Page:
Google Wins FCC Approval for its ‘Project Soli’ Radar-Based Motion Sensor

Project Soli FCC approval

Google has been granted approval from the Federal Communications Commission (FCC) to deploy radar-based motion sensors, also known as Project Soli. This approval allows the search engine giant to operate the sensors at higher power levels than currently allowed and the sensors will be allowed aboard aircraft.

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Project Soli was created by Google’s Advanced Technology and Projects (ATAP) group. It’s a radar that is small enough to fit into a 1.5-inch smartwatch, and can be controlled by hand gestures alone. There is no commercial application yet but this is a good sign that Google is on the way to making this happen.

The FCC said the Soli sensor captures motion in a three-dimensional space using a radar beam to enable touchless control of functions or features that can benefit users with mobility or speech impairments.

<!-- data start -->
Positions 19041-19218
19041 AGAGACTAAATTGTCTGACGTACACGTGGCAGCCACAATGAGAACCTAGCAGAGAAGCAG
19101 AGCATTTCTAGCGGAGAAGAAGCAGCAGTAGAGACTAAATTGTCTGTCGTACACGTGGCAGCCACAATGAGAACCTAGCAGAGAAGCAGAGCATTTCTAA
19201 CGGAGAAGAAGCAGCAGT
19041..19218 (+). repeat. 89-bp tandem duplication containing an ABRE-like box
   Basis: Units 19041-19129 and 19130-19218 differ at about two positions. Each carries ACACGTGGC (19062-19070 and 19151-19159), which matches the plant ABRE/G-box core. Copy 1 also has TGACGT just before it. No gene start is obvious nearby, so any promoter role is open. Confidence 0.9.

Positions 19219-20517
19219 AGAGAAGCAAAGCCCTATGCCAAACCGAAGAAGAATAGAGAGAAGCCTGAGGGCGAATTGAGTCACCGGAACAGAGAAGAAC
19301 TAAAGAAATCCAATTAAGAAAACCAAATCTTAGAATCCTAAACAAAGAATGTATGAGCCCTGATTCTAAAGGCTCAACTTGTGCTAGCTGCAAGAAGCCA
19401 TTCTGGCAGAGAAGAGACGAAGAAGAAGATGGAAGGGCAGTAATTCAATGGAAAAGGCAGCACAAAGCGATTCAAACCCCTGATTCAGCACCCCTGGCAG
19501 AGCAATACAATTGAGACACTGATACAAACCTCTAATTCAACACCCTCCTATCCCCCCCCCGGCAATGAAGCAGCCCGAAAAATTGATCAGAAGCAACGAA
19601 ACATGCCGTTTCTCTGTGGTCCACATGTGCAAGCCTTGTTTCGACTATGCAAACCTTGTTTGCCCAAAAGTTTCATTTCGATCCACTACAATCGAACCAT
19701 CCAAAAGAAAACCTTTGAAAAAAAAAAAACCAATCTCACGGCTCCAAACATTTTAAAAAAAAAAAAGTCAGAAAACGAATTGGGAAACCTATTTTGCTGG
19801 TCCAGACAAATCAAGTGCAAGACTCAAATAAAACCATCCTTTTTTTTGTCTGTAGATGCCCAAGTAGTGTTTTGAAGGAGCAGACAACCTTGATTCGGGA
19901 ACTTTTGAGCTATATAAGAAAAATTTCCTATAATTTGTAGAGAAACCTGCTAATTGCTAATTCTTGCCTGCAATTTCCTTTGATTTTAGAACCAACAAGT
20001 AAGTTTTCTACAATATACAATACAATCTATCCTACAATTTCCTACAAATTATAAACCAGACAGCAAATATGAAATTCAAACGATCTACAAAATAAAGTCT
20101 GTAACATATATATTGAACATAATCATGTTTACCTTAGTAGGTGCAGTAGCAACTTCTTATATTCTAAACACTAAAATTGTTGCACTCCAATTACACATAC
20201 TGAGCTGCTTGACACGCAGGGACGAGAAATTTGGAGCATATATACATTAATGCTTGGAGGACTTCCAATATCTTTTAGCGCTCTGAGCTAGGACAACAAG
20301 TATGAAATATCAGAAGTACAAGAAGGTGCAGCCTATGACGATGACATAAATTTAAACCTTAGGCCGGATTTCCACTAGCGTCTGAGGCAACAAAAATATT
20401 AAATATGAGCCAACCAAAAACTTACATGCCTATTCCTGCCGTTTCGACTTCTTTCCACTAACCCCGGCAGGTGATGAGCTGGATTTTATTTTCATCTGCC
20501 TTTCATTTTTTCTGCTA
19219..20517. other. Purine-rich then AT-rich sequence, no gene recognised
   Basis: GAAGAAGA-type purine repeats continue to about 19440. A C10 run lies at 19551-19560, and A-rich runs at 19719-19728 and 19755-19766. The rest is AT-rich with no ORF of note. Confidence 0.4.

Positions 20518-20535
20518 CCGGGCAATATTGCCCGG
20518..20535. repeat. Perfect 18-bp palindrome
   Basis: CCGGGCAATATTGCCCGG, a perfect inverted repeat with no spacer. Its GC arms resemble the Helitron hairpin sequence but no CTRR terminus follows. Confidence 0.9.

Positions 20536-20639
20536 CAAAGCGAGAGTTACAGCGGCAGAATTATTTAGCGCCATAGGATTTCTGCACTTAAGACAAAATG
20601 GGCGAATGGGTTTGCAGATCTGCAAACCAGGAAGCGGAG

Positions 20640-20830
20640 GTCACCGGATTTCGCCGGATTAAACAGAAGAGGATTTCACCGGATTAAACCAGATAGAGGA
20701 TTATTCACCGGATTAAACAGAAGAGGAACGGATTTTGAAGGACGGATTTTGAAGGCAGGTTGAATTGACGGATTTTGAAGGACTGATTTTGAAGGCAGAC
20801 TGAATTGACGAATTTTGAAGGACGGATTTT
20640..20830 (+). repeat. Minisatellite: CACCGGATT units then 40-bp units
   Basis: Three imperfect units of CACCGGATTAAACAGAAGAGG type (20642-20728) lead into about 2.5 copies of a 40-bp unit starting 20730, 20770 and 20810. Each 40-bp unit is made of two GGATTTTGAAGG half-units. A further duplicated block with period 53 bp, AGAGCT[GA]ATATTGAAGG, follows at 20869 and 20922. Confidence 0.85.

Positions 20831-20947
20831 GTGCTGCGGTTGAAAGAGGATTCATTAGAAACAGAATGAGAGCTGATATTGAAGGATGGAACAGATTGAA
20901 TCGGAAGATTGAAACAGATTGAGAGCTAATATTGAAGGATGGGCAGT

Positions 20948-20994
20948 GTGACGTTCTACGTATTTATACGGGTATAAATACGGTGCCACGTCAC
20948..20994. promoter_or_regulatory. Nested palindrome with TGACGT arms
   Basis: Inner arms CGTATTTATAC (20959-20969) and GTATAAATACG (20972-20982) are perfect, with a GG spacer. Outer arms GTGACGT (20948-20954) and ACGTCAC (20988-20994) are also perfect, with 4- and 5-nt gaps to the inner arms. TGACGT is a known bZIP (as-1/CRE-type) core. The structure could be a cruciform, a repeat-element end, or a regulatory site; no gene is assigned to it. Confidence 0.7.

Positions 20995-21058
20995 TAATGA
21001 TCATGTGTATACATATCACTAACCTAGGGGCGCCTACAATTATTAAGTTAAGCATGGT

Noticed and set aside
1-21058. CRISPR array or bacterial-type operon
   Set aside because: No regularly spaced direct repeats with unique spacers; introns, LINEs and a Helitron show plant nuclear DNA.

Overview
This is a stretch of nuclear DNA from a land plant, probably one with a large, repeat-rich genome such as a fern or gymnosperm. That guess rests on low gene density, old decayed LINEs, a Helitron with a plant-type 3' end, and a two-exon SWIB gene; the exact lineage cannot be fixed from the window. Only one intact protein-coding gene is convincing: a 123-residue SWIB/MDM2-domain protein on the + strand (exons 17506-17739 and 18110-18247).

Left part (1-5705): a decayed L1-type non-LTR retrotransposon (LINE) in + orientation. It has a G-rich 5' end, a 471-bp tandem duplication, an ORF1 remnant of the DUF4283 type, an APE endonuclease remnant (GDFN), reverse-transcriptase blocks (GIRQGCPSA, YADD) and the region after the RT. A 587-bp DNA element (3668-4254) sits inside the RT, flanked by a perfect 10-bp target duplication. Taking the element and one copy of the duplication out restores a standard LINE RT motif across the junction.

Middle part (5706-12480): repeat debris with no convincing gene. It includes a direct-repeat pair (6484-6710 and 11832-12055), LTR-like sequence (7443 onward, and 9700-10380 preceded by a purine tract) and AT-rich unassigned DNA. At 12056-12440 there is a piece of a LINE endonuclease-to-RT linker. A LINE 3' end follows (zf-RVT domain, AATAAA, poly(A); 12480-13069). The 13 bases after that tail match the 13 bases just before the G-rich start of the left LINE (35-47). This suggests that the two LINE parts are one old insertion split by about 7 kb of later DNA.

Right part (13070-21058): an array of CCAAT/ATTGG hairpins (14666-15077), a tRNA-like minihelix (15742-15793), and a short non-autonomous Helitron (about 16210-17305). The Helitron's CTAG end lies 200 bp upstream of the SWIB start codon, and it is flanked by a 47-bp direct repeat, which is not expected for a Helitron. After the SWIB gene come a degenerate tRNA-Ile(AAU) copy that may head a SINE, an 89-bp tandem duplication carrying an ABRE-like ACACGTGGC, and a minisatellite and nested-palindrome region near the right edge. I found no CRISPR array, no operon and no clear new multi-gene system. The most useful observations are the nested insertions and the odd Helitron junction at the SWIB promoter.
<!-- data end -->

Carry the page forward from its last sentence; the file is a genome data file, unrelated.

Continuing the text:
Google says the virtual tools can approximate the precision of natural human hand motion and the sensor can be embedded in wearables, phones, computers and vehicles.

Project Soli FCC approval

In March, Google asked the FCC to allow its short-range interactive motion sensing Soli radar to operate in the 57- to 64-GHz frequency band at power levels consistent with European Telecommunications Standards Institute standards, reports VentureBeat.

The Project Soli was unveiled in 2016 with a video showing smartwatches and speakers being controlled by moving one’s hand far or close to the devices and touching the thumb with the index finger.

Google added that the radar signal could penetrate fabrics, enabling controls that could work in a pocket or a backpack.

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The FCC’s approval comes after Facebook raised concerns with the FCC that the sensors operating in the spectrum band at higher power levels might have issues with existing technologies.

The two companies, after discussing the matter, told the FCC in September that they agreed the sensors could operate at higher than currently allowed power levels without interference but at lower levels than previously proposed by Google.